Category Archives: Artists in the Family

“BB” by Kate Burton, Glasgow filmmaker, at London Short Film Festival.

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Poster For ‘BB’ Written and Directed by Kate Burton. Poster Design by Jen Davies

My daughter Kate has recently attended the London Short Film Festival where her latest film “BB” is showing.  The film was also selected by the Glasgow Short Film Festival and the Inverness Film Festival, and was nominated for Channel 4 innovation in storytelling award 2015.

The action starts with a bee buzzing around, the synopsis  reads “When Anna discovers an unwelcome intruder in her home she enlists the help of her mild mannered neighbour.  Frank enters into Anna’s strange and chaotic world and finds himself well removed from his comfort zone.  Amusingly awkward social challenges follow and an unlikely relationship is formed.”

The film was shot in Kate’s previous flat in Glasgow, and in the local area.  She was determined to make the film before she left.

Joanne Thomson in the Kate's flat, featured in "BB", short film by Kate Burton, Glasgow, 2015..

Joanne Thomson in Kate’s flat, featured in “BB”, short film by Kate Burton, Glasgow filmmaker, 2015. Photograph by Helena Ohman

I asked Kate to give me the background to the film. 

“At the time I wrote the script I was living in a small one bedroom flat in a Victorian townhouse conversion in the west end of Glasgow.  The ceilings were high and there was a split level mezzanine where I worked and completed the script.

There was a huge rose garden opposite the flat and in the summer confused bumble bees would fly inside my flat and roll up into fuzzy balls on my window ledge.  This and many other elements of my surrounding environment fed into the content of the script.”

Kate Burton watches as David Liddell and Helen Ohman McCardle take a close up for "BB", a film by Kate Burton, Glasgow.

Kate Burton director, David Liddell cinematographer and Hannah Kelso assistant camera on the set of  “BB”, a film by Kate Burton, Glasgow. Photograph by Helena Ohman

“I knew the characters very well after a lengthy development time, but the story for the short came relatively fast and after two months writing, in between filmmaking jobs, I was finally ready to let other people read it.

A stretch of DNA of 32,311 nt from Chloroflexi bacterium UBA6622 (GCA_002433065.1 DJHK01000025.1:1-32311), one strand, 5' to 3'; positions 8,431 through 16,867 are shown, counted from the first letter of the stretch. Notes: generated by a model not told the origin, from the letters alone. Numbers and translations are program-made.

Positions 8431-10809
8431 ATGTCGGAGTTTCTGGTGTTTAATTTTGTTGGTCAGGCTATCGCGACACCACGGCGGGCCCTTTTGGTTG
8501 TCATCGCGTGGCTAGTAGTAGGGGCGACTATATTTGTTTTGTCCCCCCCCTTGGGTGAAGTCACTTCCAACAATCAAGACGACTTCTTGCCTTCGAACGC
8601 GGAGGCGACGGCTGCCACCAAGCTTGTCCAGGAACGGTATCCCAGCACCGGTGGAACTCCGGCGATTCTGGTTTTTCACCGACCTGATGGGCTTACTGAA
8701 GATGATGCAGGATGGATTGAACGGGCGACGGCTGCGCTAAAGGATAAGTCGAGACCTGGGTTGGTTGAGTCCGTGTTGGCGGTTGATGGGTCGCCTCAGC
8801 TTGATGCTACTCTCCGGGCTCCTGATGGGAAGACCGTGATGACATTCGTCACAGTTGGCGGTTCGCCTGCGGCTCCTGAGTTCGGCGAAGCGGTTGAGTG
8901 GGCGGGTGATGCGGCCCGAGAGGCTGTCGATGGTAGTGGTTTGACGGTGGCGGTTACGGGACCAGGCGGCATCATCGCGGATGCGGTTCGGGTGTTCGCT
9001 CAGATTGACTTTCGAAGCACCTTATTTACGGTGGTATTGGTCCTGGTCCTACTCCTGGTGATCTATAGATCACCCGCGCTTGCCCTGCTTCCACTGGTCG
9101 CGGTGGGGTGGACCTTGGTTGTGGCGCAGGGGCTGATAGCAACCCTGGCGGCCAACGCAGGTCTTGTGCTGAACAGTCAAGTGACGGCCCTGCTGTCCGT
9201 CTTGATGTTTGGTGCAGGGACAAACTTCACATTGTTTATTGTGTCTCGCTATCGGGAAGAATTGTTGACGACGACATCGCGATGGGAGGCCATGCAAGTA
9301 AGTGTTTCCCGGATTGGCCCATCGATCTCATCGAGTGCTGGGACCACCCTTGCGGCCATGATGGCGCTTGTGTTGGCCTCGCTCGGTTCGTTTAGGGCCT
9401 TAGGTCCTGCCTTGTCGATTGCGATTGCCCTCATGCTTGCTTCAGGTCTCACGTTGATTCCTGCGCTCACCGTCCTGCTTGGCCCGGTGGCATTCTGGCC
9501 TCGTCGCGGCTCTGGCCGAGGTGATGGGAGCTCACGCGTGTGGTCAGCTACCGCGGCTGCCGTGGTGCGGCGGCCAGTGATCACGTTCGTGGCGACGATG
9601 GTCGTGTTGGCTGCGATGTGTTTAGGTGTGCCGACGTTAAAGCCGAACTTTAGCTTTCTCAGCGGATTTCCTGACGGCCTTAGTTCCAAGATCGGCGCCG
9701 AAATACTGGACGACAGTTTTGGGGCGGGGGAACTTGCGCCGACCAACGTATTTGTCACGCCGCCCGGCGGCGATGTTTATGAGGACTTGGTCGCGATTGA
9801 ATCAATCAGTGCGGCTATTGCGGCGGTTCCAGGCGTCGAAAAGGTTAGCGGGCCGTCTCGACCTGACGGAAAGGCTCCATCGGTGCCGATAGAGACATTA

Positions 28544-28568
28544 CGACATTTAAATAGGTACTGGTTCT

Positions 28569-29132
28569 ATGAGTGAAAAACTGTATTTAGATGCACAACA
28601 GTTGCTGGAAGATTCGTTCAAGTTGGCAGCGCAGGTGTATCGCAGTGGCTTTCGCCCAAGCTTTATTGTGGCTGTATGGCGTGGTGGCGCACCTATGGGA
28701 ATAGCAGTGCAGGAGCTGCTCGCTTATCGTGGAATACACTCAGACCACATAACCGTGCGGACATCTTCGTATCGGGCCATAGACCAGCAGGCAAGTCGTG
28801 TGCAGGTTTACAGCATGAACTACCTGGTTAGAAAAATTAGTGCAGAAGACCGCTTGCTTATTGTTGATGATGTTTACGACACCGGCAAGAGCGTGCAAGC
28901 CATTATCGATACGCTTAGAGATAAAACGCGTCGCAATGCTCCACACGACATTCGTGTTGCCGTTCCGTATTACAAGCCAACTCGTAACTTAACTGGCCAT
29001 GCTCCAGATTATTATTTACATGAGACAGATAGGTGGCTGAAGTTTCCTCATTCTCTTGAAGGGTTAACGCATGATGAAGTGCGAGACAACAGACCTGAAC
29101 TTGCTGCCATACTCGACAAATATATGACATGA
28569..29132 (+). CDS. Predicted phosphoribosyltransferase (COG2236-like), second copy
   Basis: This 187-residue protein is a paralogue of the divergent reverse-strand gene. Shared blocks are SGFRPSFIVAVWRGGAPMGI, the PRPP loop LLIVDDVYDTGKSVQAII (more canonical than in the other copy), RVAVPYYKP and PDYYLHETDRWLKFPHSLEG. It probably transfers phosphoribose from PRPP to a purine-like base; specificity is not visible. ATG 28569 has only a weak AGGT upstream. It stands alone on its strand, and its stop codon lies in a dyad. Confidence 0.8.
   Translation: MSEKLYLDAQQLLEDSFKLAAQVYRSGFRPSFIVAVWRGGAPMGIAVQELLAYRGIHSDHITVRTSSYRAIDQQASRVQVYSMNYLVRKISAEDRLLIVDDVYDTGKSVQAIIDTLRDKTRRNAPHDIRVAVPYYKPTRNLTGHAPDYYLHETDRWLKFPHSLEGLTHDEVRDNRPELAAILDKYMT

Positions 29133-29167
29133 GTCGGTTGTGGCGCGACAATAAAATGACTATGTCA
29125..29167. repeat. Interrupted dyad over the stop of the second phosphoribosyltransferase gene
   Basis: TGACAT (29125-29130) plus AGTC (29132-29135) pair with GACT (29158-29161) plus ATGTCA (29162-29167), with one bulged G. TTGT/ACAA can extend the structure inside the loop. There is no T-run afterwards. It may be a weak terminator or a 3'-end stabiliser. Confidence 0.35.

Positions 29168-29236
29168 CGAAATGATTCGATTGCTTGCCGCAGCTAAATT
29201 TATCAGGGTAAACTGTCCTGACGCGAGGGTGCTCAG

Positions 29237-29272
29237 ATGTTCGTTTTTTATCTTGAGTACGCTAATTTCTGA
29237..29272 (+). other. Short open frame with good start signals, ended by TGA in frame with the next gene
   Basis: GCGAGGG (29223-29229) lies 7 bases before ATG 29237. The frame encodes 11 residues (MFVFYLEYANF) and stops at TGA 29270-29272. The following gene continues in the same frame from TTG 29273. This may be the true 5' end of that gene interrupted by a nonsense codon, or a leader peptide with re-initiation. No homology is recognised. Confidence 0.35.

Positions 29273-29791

‘BB’ is a character driven story capturing the awkwardness of first attractions.  It takes place mainly in one location.  I wanted the cinematography and style to reflect the simplicity of the story and I decided that I wanted to shoot in black and white to give a heightened feel, emphasising the unique lines of the interior space.  I was interested in long duration takes and capturing physical and theatrical comedy within the frame.  Some of my research references were Woody Allen’s ‘Annie Hall’ and ‘Manhattan’, ‘Breakfast at Tiffany’s’ by Blake Edwards and ‘Francis Ha’ by Noah Baumbach.”

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Kate Burton, writer/director, on set of ‘BB’ 2015.

Ben Clifford and Joanne Thomson in "BB", as short film by Kate Burton, Glasgow, 2015.

Ben Clifford and Joanne Thomson in “BB”, by Kate Burton, Glasgow filmmaker, 2015. Still from film. 

One of Kate’s earlier films was “The Ice Plant”.  I thought that this was a strange title until she told me that it was about ice cubes and that her research led her to  Highland Ice Ltd, a factory in Aberdeen which makes ice cubes, which kindly agreed to let her film there.  She has a good photo of the film crew standing around in woolly hats and scarves.

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Festivals showing “The Ice Plant” were – Edinburgh International, Glasgow International, Clemont Ferrand International, Seattle International Film Festival, preceding a feature presentation at the GFT Glasgow.

Current television period dramas “War and Peace” and “Dickensian”, featuring Tuppence Middleton, have reminded me of a film Kate made in 2010, “Ever Here I Be”, a 16 minute ‘Digicult’ Film, UK Film Council & Scottish Screen.  Shown at Edinburgh International Film Festival, Nashville International Film Festival, Palm Springs Short Film Festival , Portabello Film Festival London and Inverness Film Festival Scotland. 

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Tuppence Middleton, Ever Here I Be, photograph by Janet Johnstone

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Ever Here I Be starred Tuppence Middleton and Christopher Simpson and was nominated for the Underwire ‘Best Female Character’ award 2012.

Kate was a talented artist from a very young age and it was a delight to watch her progress.

She went to Allerton Grange High School in Leeds, where Damien Hirst was a former pupil, and then completed a Foundation course in Fine Art at the Leeds College of Art and Design, where she increasingly studied film.  Kate then moved to Glasgow in 1999 to study Environmental Art at Glasgow School of Art, during which she went on exchange to Massachusetts College of Art and Design, Boston to study filmmaking.

Kate graduated in 2002 and has written and directed a number of shorts, documentary and promotional films.  These include several commissions from Glasgow School of Art to make documentaries and promotional films for them.

Kate has a passion for film education and has taught filmmaking and screenwriting to children and young people for the past 8 years through Into Film, Project Ability Glasgow, Glasgow Film, Edinburgh Filmhouse, Glasgow Media Access Centre and Visible Fictions theatre Company.